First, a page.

Thursday, December 13, 2018

Books on the Complexities of Family

In a totally unplanned move (as is usually the case, let's be honest), all four of these books look at complicated relationships in families. That said, they're also four very different books. Here's what I thought.

Property of the Rebel Librarian by Allison Varnes was another J read I absolutely adored. June loves reading, but she finds to has to keep some of her latest reads recommended to her by the school librarian hidden. When her parents find she's reading The Makings of a Witch, they find this to be extremely inappropriate. They're concerned to the point that they go to school setting in motion a book ban process. June is frustrated, and she believes she should have freedom to read what she wants and explore through books. She decides she's going to fight the system by starting her own locker library. From there, June becomes the underground "rebel librarian" for her classmates. I loved that this was book banning explored from June's perspective. Her frustrations and emotions were so real, and I loved her determination to keep her classmates reading. Book banning is problematic, and I dig that there's a children's book that can help them (and adults, too) understand the issues, as well as the power of knowledge and reading. Even as an adult reader, I left this one inspired by June's willingness to fight the system and save the library!

Read this book if - You want a book that covers book banning from a different lens. You want to look at censorship and activism through the eyes of a kid.

Have Mother, Will Travel by Mia and Claire Fontaine was this month's selection for my online book club. Without that, I'm not sure I would have found my way to this one. The interesting thing is while travel is in the title, that was my least favorite part of the book. I could honestly have not cared less about where Mia and Claire went. What I did really love was the exploration and evolution of their relationship. Mia is a recovering addict, and there were many, many years her relationship with her mother was strained. (Note: This duo has written another book, and it's about that aspect of their relationship.) They decide some international travel together will be another way to build their mother-daughter connection. Again, the travel wasn't for me, but there was a lot of really great realizations about life in this one. This line especially made me feel some feels, "Why do so many of us choose to be good girls going for gold stars, instead of clasping tight the gold of our lives by living as we truly desire?" Right?! RIGHT?!?! Anyway, the growth of the two women is what I enjoyed about this book which is what the second half really focuses on, so it took me awhile to get into this one. Once I did, I love the authenticity and truth of it all.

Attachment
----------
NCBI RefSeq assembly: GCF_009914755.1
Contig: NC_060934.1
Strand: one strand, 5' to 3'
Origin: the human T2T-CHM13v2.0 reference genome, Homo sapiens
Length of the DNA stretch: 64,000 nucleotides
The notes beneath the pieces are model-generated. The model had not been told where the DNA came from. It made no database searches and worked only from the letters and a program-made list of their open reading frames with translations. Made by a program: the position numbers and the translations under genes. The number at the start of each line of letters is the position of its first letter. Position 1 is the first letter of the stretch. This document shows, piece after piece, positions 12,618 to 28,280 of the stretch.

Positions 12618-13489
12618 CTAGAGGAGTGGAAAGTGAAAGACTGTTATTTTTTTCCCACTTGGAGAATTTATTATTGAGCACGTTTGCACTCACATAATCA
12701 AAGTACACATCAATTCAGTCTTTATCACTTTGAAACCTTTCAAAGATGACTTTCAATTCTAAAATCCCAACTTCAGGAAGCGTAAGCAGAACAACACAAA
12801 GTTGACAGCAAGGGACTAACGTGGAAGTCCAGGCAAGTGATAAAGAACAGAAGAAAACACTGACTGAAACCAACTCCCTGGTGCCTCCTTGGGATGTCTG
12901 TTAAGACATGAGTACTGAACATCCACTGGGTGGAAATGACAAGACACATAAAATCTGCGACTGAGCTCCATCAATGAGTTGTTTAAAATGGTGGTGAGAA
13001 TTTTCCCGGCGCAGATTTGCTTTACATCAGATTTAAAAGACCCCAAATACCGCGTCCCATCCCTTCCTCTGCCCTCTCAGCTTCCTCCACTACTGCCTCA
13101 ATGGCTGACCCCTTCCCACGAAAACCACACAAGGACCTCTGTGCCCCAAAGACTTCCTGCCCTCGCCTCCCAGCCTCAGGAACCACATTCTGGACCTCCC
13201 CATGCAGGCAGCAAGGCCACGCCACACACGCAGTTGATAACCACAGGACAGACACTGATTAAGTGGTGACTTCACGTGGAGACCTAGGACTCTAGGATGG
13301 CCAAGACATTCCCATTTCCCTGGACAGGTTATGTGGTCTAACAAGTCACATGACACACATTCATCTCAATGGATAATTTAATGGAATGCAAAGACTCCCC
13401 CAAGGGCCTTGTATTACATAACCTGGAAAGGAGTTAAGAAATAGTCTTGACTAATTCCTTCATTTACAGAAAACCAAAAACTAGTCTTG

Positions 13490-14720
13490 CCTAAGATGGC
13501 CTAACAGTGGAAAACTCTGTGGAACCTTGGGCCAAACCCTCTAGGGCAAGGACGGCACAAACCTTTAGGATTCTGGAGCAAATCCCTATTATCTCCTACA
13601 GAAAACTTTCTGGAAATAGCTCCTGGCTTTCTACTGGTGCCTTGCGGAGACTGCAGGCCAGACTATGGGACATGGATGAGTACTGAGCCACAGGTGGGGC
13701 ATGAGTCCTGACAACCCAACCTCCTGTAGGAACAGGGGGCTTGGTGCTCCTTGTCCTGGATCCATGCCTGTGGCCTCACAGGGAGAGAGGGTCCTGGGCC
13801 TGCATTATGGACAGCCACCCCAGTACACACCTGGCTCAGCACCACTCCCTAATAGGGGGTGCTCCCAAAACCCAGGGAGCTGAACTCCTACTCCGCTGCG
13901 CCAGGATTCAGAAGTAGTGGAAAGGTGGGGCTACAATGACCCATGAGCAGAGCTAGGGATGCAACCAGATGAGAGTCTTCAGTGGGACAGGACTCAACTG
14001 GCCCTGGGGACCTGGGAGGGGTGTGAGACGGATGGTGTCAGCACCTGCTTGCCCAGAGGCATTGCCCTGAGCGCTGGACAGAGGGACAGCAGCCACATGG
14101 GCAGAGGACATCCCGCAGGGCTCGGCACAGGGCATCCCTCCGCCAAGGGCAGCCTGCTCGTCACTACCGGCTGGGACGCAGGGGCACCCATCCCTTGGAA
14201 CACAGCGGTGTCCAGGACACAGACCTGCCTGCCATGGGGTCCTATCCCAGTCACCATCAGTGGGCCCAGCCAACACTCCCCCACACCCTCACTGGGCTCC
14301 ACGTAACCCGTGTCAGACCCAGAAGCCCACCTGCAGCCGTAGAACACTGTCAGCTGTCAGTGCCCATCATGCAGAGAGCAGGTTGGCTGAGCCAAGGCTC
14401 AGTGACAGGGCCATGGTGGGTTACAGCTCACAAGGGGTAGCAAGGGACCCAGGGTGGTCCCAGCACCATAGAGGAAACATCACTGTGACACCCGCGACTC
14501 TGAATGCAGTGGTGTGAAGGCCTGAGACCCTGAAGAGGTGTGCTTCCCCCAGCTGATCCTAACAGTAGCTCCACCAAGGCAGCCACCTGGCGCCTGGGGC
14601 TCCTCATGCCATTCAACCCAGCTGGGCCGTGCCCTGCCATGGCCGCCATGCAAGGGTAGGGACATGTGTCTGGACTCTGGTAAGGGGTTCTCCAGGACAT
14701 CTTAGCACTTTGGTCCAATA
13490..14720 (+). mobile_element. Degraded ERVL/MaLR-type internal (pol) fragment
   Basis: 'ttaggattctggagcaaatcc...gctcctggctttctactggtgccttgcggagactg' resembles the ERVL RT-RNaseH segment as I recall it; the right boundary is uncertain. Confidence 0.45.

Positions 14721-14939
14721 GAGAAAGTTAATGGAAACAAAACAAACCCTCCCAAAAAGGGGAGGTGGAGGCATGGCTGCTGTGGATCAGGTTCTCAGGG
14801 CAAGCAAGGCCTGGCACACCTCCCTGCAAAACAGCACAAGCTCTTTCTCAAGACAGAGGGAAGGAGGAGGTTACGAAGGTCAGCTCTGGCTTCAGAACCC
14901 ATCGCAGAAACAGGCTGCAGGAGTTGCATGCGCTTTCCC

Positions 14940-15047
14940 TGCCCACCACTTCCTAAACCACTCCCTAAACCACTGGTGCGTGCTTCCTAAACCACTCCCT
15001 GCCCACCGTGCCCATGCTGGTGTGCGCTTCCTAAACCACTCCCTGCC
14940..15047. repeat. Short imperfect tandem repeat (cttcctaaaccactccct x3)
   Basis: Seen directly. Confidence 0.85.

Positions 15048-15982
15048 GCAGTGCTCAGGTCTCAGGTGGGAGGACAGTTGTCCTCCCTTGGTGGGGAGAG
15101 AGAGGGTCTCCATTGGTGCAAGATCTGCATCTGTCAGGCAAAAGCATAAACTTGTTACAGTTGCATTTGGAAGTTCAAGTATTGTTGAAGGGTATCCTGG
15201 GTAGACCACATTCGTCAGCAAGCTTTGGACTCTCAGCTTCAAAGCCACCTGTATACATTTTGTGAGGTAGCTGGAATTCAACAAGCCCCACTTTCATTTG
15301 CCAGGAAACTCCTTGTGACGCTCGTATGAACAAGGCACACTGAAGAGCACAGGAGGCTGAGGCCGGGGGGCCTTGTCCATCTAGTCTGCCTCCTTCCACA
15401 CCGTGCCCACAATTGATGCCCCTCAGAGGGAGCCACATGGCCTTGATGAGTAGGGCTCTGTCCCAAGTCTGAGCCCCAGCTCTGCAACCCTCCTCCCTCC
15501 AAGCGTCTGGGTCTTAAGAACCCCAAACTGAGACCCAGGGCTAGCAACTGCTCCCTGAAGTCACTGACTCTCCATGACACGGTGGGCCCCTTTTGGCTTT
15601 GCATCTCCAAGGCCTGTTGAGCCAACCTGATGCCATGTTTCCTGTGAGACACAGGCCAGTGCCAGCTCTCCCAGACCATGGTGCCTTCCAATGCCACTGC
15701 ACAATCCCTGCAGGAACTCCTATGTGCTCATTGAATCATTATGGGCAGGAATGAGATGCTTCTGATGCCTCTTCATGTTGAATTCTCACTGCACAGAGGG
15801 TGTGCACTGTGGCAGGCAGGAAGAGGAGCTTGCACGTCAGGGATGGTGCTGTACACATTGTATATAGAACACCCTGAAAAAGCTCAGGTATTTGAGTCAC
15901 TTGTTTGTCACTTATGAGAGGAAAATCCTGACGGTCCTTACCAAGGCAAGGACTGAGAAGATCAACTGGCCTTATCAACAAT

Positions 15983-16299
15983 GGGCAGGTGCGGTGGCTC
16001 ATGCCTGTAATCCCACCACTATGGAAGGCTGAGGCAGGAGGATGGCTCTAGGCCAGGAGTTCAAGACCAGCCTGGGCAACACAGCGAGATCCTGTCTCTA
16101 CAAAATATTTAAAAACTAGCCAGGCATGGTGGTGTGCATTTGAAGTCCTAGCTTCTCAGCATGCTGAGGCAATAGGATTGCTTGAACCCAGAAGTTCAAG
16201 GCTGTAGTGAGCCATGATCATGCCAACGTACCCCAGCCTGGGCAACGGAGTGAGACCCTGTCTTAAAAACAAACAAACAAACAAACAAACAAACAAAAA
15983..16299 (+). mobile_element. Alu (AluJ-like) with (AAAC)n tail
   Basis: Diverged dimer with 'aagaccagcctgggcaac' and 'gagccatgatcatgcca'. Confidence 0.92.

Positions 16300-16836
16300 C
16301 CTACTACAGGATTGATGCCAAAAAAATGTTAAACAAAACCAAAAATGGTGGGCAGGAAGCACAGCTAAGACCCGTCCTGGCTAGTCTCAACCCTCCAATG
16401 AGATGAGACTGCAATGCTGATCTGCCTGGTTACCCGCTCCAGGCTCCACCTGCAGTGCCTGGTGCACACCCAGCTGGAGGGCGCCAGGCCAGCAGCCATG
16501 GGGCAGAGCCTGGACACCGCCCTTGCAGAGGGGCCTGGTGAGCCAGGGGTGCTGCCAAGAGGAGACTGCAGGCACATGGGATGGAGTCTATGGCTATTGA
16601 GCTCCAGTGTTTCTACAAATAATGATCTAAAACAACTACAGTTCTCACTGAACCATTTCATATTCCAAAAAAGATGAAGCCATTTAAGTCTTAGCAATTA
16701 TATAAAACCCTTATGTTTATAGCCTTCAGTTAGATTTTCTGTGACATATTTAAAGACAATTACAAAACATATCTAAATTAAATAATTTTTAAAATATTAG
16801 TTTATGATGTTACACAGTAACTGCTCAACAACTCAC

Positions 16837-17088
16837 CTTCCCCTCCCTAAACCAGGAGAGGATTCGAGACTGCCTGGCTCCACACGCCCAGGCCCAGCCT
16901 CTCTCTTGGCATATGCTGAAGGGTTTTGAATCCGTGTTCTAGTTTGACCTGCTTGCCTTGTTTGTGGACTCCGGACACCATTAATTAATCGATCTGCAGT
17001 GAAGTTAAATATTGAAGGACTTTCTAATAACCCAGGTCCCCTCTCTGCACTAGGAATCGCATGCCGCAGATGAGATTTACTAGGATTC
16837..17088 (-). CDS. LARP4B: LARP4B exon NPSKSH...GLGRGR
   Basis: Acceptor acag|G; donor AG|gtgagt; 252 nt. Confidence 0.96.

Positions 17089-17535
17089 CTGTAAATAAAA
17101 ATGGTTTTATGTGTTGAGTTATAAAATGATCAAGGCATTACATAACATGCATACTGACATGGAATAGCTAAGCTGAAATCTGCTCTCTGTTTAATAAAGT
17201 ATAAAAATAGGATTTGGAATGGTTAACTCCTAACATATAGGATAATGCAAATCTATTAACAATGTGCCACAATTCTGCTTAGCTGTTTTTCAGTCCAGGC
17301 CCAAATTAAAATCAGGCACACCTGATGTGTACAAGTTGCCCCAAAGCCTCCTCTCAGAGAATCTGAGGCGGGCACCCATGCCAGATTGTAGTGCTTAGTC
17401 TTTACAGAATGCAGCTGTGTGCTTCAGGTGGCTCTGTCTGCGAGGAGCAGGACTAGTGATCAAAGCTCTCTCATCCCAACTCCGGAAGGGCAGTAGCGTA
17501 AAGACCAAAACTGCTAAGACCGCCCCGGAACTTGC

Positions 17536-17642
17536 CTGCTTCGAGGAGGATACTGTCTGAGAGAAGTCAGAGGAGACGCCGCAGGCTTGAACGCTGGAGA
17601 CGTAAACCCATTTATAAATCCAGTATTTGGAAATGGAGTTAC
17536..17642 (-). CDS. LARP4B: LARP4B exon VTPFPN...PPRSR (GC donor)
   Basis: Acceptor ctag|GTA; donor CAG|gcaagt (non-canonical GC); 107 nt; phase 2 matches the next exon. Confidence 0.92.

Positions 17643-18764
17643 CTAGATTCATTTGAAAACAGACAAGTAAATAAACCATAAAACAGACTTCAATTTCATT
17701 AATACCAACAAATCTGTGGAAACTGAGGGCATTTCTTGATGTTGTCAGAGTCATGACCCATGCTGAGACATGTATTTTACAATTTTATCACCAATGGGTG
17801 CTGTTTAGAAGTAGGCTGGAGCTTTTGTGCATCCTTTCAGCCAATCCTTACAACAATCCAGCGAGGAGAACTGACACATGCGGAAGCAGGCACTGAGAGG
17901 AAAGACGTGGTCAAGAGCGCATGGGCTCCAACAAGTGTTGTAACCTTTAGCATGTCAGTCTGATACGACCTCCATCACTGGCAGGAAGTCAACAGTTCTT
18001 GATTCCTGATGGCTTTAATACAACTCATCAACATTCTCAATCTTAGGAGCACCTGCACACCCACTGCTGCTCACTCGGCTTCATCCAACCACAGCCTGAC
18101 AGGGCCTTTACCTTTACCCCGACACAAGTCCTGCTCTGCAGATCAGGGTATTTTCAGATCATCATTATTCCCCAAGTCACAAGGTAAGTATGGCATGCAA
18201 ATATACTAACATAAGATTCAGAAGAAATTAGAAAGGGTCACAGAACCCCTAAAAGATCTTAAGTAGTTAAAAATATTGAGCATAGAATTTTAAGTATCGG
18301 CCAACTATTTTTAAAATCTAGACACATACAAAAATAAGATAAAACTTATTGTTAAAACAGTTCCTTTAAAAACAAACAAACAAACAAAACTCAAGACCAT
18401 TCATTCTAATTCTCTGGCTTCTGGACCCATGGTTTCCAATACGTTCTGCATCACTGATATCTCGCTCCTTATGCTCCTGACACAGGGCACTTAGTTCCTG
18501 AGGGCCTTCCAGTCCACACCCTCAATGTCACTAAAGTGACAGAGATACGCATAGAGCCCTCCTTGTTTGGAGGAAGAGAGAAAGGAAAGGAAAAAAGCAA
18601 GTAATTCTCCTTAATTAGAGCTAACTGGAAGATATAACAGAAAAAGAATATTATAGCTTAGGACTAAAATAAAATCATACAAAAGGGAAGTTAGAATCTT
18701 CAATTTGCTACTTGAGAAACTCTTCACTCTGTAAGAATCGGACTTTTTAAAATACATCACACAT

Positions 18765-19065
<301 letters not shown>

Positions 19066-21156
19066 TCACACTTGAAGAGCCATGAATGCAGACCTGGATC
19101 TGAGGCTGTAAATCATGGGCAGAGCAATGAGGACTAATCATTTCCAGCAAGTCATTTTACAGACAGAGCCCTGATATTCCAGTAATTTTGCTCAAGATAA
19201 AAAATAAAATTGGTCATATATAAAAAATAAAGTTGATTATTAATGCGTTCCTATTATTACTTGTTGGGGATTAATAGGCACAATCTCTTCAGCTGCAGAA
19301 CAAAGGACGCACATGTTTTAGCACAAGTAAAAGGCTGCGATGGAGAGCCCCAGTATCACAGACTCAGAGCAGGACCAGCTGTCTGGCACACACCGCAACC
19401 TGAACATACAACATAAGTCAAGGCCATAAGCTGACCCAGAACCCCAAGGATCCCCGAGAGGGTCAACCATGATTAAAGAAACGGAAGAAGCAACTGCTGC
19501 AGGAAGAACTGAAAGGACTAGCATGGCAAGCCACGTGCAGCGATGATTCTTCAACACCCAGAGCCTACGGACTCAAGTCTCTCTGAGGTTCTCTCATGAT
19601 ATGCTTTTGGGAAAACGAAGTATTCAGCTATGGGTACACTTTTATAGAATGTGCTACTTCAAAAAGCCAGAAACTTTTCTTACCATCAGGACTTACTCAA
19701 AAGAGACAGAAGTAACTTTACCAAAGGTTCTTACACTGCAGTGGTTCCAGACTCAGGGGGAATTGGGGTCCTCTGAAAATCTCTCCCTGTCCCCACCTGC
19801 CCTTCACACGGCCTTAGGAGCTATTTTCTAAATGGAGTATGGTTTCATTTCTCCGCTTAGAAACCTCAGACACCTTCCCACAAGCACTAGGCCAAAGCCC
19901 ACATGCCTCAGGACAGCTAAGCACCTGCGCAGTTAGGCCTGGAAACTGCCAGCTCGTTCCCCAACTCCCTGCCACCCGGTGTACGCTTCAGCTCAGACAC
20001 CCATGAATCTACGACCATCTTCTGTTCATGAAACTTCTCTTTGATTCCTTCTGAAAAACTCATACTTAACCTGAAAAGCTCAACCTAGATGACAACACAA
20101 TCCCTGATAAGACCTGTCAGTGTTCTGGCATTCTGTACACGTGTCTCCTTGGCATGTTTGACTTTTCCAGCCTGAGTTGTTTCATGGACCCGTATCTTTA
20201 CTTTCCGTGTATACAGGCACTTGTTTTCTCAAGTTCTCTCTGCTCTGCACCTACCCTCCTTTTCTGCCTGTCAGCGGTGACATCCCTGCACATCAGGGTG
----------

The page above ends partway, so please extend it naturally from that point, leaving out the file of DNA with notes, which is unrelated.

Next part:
Read this book if - You want a book that explores the complexities of mother-daughter relationships. You want a book that reflects on how women navigate the world - literally and figurately.

The Suspect by Fiona Barton was one heckuva thriller. Kate Walters is a journalist who is covering the story of two girls from the UK who've gone missing in Thailand. She takes the time to connect with these families to tell their story and get the word out about their missing daughters. Kate is also navigating her own loss. She hasn't heard from her own son in two years as he left home to travel. This one was a page-turner that kept me reading. Kate soon finds she has more vested in the story of the missing girls than she ever could have known, and WHOA y'all. You just wait until the twists start coming. I appreciated how the truth and suspense in this one was pieced together through narration from Kate's perspective, the mother of one of the girls, a detective, and the story of the girls before they went missing. This one comes out in January (thanks Shelf Awareness/Berkley for the ARC), and I anticipate this is one that will definitely get people talking as they breeze through these pages because they need to know what happen. My only critique is that the last few pages were confusing. I was into it until that point, then I felt like I needed even MORE pages to explain what I just read, but they weren't there. That very small mess aside, if you're a thriller fan, this should go on your list.

Read this book if - You want to check out a really captivating pageturner of a thriller. You want a thriller that has a bit of a Defending Jacob vibe. Sorry, I hate comparing books to other books, but that's what came to mind at times as I read.

Brooklyn by Colm Toibin was an interesting coming of age story. Eilis lives in Ireland. A priest offers to sponsor her to go to Brooklyn. This means she must leave her mother and sister behind. However, they all see the opportunity she could have there, so she sails across the ocean. In America, she begins to build her new life and relationships. Sometimes you just find books that are enjoyable to read. They're just well-written characters that you want to know more about as you follow their story. This one despite being shorter (262 pages for my copy) packed a lot of emotion. It was heartbreaking at times in unexpected ways. Overall, I just really dug Eilis' story.

Read this book if - You just want a good book that tells a story about a woman.